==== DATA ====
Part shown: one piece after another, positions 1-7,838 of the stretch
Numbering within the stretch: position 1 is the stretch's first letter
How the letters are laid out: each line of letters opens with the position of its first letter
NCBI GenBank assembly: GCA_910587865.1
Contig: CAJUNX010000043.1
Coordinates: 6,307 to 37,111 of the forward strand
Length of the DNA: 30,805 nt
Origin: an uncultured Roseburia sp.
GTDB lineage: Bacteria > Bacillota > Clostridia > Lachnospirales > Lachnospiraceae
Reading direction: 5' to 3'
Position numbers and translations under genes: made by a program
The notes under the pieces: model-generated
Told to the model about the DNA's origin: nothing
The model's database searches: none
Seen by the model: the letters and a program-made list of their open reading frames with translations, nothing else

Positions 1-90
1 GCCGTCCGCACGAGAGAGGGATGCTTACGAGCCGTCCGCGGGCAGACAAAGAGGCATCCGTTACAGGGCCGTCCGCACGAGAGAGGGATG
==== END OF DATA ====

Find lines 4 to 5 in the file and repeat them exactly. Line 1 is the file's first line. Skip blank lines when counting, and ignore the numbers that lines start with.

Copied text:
NCBI GenBank assembly: GCA_910587865.1
Contig: CAJUNX010000043.1